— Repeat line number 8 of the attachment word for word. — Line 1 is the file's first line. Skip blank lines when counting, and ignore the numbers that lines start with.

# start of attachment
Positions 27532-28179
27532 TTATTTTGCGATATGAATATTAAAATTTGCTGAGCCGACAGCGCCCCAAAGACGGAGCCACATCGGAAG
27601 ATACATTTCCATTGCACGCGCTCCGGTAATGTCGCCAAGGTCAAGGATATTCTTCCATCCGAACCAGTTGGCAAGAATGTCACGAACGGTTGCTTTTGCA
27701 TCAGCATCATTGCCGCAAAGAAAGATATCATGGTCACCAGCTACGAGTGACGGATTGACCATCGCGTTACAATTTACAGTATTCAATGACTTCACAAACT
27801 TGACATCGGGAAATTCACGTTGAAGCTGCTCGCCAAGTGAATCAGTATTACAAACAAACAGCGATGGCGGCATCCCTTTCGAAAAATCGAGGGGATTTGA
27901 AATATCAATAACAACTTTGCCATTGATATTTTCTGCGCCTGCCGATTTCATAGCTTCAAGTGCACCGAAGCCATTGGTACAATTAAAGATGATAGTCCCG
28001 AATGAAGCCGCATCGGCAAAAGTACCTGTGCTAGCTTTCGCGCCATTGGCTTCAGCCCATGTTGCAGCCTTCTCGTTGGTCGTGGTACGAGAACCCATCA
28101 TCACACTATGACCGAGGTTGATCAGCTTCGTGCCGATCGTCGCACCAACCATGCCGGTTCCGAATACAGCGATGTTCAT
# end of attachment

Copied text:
28101 TCACACTATGACCGAGGTTGATCAGCTTCGTGCCGATCGTCGCACCAACCATGCCGGTTCCGAATACAGCGATGTTCAT